Now that music is in the cloud, the embarrassment of riches can lead to decision-making paralysis. What do I listen to now? Services like Pandora, Spotify, and Rdio can play you never-ending stations, but require fees, and the Genius Mix feature in iTunes is limited to music you actually own. Which is why Songza is my new jam.
Ever since I was first introduced to the tabletop fantasy card game Magic: The Gathering in high school, I've spent countless hours of my existence tapping mana, flinging spells, and sending hordes of bizarre beasts onto the battlefield. The Duels of the Planeswalkers spinoff series did a great job of reviving the classic wizard dueling strategy on consoles in recent years, but Magic 2013 is the first installment to hit a portable device, and it's absolutely fantastic on iOS.
We’ve all been there: Awaiting a loved one’s arrival at the airport, only to discover that his/her flight is delayed. Never again fear such predicaments, because Just Landed has been cleared for landing on your iPhone. Combining GPS-based location services with up-to-the minute flight data, Just Landed knows exactly where you are and how long it will take to get to the airport. Run errands, have a bite to eat, or watch TV from the comfort of home, and the app pings you when it’s time to head to the airport.
Until iCloud matures enough for Apple to upend the entire OS X file management system, we’re stuck navigating folders and documents much in the same way we have since the early days of the Mac. Spotlight has made it a lot easier to find things, but the whole process still seems antiquated, especially in this post-PC world.
Riding high off of the smashing success of the Temple Run and the theatrical release of Disney/Pixar's Brave, Temple Run: Brave blends the properties for a sharp-looking take on the former's speedy running approach, and aims to attract new players with a family-friendly resin. The beautiful update doesn't come without some issues, though, as the $0.99 price tag raises the barrier to entry ever so slightly over the free-to-play original.
No matter how far technology advances, some things manage to stick around. For Virtua Tennis Challenge, that means doing its best to convince the player that it's not just Pong in a fancy new package. While the graphics are impressive and Sega's modern offering serves up more game modes than the 70's classic, it also falls short in some areas where even the simplest of games have excelled.
A little something for everyone here in this week. You want some MacBooks? We got 'em. You want software? We got that too. How about cases and keyboards and styli and all the rest? Oh yes, we have that too, and the steepest headphone price cut we've ever seen.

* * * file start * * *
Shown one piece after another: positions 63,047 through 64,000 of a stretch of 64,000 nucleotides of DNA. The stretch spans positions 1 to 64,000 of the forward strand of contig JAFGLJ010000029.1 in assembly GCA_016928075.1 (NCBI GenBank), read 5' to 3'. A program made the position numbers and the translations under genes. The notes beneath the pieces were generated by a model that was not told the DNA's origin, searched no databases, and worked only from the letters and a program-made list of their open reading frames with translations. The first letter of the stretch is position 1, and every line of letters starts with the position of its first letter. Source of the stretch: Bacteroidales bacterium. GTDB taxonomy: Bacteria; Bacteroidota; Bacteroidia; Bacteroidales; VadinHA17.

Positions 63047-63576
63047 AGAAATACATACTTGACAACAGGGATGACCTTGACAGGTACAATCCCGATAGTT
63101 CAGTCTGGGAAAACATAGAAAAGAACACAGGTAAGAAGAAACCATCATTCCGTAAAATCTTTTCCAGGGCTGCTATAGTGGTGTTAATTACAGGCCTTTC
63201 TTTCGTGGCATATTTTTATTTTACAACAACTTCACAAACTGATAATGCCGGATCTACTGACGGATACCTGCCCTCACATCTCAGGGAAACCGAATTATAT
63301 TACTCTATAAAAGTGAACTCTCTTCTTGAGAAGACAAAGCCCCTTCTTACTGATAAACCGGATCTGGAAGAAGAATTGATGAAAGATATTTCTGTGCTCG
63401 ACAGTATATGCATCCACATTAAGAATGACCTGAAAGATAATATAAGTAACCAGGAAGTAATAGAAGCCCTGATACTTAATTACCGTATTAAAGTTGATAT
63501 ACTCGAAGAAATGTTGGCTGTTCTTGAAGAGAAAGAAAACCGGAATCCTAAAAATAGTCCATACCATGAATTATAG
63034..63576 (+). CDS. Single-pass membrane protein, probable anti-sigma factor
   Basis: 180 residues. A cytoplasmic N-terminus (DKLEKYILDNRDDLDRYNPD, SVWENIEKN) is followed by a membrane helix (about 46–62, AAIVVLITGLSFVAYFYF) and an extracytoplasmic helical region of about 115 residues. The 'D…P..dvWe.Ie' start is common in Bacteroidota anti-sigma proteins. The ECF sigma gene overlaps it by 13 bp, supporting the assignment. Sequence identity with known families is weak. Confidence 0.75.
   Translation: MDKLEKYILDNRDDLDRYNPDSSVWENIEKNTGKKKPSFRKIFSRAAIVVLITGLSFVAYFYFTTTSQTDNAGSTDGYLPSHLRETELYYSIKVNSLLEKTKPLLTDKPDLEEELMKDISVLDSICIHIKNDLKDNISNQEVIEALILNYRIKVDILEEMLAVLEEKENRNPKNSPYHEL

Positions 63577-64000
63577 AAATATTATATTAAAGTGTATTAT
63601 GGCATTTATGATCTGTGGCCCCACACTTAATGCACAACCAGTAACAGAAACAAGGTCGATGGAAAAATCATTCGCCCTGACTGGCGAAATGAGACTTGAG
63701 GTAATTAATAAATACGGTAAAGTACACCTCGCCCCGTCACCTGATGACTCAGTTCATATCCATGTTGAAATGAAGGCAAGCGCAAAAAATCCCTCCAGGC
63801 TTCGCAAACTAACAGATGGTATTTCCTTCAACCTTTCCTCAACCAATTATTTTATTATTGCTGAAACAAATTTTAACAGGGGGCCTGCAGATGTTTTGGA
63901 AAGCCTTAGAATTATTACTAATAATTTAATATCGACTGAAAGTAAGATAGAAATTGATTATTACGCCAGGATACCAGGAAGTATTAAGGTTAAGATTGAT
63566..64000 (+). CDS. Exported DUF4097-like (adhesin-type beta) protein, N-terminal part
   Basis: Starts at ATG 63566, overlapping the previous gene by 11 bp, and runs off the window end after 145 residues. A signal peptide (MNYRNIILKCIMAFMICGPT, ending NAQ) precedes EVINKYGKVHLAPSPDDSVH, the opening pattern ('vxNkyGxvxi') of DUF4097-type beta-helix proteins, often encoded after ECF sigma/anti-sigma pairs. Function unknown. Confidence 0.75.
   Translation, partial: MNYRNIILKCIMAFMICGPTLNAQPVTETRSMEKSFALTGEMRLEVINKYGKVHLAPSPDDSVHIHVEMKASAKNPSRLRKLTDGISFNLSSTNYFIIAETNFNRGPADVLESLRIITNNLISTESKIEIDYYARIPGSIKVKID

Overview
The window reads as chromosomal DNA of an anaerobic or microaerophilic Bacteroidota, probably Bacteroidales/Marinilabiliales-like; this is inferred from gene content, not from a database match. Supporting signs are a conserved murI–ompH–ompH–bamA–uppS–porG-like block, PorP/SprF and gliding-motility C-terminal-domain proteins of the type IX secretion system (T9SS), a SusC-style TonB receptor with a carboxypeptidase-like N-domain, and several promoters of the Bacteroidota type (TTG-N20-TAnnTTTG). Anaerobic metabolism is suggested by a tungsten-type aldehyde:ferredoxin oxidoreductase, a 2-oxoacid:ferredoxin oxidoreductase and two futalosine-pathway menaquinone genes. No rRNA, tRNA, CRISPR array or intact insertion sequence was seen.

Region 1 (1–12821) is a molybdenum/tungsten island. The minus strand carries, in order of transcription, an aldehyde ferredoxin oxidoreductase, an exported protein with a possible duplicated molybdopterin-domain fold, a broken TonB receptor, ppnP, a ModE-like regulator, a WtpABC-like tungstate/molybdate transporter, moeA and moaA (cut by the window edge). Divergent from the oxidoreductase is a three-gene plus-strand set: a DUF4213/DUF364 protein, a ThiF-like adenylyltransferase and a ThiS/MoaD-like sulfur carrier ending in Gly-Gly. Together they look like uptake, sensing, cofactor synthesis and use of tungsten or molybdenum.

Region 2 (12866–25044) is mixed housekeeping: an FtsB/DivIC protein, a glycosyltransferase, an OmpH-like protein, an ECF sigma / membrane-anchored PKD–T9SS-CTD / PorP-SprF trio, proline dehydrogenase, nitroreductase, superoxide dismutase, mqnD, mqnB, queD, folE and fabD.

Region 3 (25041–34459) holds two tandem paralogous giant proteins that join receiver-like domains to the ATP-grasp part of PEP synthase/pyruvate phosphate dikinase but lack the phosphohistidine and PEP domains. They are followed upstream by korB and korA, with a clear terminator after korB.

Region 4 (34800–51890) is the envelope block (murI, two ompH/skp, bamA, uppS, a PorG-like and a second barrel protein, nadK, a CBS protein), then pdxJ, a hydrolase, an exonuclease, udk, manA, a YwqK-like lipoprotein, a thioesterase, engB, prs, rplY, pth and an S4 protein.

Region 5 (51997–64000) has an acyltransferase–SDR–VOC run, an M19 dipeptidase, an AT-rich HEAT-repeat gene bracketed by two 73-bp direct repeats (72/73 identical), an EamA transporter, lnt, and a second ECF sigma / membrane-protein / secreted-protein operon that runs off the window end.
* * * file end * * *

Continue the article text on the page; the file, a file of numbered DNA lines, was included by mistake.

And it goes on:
Billed as the "Ukulele of the Future," the cleverly named Futulele does indeed deliver on its high-tech premise. This easy-to-use ukulele simulator lets you rock out Hawaiian-style, whether you're keen on busting out your best Tiny Tim impression or strumming more serious four-string grooves. As a virtual instrument, Futulele does a good job of emulating the real deal -- right down to the way you hold your iPad on its side like an actual ukulele to play.
Checking in to a location within moments of stepping foot through the door has become such a familiar part of the iPhone experience that it's almost instinctual for many users. For me, though, that Foursquare familiarity turned to disinterest some time back, as I stopped caring about the points-based grind and whether or not I was still the virtual mayor of the ratty mini-mart down the block. Foursquare's recent 5.0 version reboot seems an attempt not only to pull back lapsed users, but also expand its reach and compete with myriad other social discovery apps.
Card battling warfare and real-time tower defense make for a surprisingly great mash-up, but it's the hilariously gruesome moment where Alexandria Bloodshow's stylized Egyptian and Greek warriors start disemboweling one another on-screen in sprays of gore and flying appendages that sticks in my mind. This addictive sequel to Samurai Bloodshow certainly doesn't skimp on the over-the-top gore, though it's the underlying strategy of collecting cards and playing them to deploy units onto the battlefield at just the right moment that held me glued to the screen.